"I think this marks the beginning of a new era for stem cell research," Robert Lanza, the company's chief scientific officer, wrote in an email. "After a decade of intense controversy, the field is finally ready to prove itself--and to actually start helping patients suffering from a range of horrific diseases. It also shows the new readiness of the FDA to work with researchers to move exciting new stem cell therapies out of the laboratory and into the clinic." Later this month they plan on cluding and gathering the result of the
Here's the scoop: As originally reported late last year in the medical journal Blood, Dr. Catherine M. Verfaillie and other researchers at the Stem Cell Institute, University of Minnesota, have discovered a way to coax an adult cell found in the bone marrow to exhibit many of the attributes that supposedly make embryonic stem cells irreplaceable to the development future "miracle" medical therapies(Catherine).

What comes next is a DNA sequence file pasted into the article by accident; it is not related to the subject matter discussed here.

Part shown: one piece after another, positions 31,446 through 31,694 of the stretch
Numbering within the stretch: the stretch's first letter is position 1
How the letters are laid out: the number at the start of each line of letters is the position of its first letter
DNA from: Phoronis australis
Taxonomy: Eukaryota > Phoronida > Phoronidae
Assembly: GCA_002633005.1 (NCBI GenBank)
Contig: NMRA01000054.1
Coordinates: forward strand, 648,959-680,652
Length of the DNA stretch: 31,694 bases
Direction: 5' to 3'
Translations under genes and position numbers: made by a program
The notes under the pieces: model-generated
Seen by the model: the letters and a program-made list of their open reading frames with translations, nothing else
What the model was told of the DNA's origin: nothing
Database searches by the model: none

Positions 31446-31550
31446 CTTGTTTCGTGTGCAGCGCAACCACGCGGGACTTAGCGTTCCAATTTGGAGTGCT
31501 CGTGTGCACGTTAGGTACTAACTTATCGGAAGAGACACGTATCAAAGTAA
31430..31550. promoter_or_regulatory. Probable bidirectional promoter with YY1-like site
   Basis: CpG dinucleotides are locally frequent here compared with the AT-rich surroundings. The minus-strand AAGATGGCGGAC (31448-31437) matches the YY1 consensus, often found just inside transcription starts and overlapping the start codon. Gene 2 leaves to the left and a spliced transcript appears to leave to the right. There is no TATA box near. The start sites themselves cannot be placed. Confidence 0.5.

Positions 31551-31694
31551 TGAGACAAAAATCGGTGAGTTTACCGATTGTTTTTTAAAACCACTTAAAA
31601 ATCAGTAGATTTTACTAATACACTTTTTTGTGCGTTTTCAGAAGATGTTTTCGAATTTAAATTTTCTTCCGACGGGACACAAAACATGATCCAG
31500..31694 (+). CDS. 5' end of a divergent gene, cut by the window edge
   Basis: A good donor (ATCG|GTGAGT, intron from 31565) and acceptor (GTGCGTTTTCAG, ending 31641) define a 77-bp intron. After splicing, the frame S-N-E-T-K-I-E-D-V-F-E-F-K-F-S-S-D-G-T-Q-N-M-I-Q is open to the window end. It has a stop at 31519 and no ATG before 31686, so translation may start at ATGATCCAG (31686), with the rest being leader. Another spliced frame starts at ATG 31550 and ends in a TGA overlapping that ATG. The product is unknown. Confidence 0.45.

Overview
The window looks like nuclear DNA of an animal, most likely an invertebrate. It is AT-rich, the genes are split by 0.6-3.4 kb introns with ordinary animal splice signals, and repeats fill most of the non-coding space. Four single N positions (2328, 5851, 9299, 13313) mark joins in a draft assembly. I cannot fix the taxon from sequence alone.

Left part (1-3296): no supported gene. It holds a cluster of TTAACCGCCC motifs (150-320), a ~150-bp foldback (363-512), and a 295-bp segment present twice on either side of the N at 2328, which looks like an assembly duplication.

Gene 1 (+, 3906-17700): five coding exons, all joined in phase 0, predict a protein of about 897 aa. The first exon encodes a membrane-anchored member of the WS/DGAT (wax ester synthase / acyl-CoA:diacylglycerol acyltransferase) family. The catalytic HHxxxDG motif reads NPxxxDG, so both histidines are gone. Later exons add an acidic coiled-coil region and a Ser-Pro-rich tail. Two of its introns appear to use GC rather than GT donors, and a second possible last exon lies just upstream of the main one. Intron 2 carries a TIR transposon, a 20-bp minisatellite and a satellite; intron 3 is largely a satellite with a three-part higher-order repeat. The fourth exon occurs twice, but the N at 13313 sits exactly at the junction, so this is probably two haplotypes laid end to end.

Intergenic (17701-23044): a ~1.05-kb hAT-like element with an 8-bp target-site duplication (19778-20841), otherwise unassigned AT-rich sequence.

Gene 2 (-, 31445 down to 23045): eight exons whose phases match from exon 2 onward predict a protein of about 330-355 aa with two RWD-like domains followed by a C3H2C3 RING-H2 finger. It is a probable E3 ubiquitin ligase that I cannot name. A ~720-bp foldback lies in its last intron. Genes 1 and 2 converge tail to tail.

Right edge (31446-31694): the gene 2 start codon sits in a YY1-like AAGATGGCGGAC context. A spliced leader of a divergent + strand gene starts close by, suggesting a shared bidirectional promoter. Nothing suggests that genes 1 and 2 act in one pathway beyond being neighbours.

One of the most heated political battles in the United States in recent years has been over the morality of embryonic stem cell research. The embryonic stem cell debate has polarized the country into those who argue that such research holds promises of ending a great deal of human suffering and others who condemn such research as involving the abortion of a potential human life. If any answer to the ethical debate surrounding this particular aspect of stem cell research exists, it is a hazy one at best. The question facing many scientists and policymakers involved in embryonic stem cell research is, which is more valuable – the life of a human suffering from a potentially fatal illness or injury, or the life of human at one week of